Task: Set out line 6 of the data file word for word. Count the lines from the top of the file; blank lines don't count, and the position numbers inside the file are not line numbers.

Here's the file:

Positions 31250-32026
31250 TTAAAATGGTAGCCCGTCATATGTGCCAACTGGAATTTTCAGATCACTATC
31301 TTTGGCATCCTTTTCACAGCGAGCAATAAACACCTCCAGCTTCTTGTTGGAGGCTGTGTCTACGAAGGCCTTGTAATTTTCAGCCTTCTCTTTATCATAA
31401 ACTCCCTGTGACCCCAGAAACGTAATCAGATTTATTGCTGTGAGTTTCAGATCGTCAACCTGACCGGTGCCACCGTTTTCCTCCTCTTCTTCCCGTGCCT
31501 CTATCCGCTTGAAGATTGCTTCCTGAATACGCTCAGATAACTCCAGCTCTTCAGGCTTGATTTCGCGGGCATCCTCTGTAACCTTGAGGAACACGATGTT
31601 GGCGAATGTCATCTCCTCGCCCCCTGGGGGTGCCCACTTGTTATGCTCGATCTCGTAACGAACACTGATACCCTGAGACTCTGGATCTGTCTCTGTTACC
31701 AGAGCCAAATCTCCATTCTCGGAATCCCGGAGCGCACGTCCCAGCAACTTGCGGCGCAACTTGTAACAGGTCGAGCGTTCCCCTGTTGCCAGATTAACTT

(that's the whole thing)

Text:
31601 GGCGAATGTCATCTCCTCGCCCCCTGGGGGTGCCCACTTGTTATGCTCGATCTCGTAACGAACACTGATACCCTGAGACTCTGGATCTGTCTCTGTTACC